NACBA released a survey of its members indicating that more potential clients these days have unmanageable educational loans and are facing aggressive collection efforts. See http://www.nacba.org/Legislative/StudentLoanDebt.aspx. It has become common for people to have two mortgage-size debts, one for a home and another for an education. The educational loan problem is looking something like the one a few years back with subprime mortgages.
Absent “undue hardship,” very hard to establish, student debt can be a life sentence because these loans are not dischargeable in bankruptcy. NACBA supports making private students loans dischargeable again (as they were before the 2005 law). Beyond that, it favors going back to the pre-1990 approach of allowing discharge of any student debt after five years. If the education isn’t paying off enough to make the loan repayable after that much time, something has to give so that people can get on with their lives–and some day buy a home, start a family, and save for their kids’ education and their own retirement.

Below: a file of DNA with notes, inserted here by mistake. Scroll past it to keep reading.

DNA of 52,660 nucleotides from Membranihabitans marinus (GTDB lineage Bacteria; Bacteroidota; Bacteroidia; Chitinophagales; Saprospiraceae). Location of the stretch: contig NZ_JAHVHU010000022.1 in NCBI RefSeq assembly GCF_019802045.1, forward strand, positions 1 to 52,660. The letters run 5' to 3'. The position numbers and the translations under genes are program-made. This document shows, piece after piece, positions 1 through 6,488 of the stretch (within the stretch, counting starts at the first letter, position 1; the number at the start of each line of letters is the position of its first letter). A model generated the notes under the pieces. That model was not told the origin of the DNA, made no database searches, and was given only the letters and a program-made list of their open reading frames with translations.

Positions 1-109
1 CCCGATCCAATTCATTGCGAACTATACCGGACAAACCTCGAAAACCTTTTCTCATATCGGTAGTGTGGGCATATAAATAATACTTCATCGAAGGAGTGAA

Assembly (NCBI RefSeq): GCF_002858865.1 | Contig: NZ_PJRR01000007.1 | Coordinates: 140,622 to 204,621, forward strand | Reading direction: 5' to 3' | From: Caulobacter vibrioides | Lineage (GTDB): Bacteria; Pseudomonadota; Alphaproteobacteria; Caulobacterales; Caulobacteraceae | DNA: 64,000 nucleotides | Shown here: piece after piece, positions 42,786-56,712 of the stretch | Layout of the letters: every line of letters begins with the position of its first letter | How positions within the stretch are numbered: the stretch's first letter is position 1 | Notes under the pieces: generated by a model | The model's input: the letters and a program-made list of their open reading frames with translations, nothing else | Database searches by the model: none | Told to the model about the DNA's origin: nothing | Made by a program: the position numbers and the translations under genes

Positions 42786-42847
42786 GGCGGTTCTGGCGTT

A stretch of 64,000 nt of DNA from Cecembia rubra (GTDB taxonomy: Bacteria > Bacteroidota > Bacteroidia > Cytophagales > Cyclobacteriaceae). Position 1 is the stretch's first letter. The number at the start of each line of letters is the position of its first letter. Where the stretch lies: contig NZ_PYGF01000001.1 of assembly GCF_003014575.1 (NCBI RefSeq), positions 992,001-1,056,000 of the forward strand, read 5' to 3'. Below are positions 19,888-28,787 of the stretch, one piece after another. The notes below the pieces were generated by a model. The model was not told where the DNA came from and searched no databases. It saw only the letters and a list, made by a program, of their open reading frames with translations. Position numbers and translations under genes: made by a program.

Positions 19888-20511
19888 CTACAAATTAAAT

Congressional staff member reacted to this subject very sympathetically. They are mostly young people carrying big student loans or with friends who have them. They know how hard it is to manage this debt even when you have a decent job. They easily recognize what a big problem this is for their generation and even more so for the next one. This issue isn’t going away.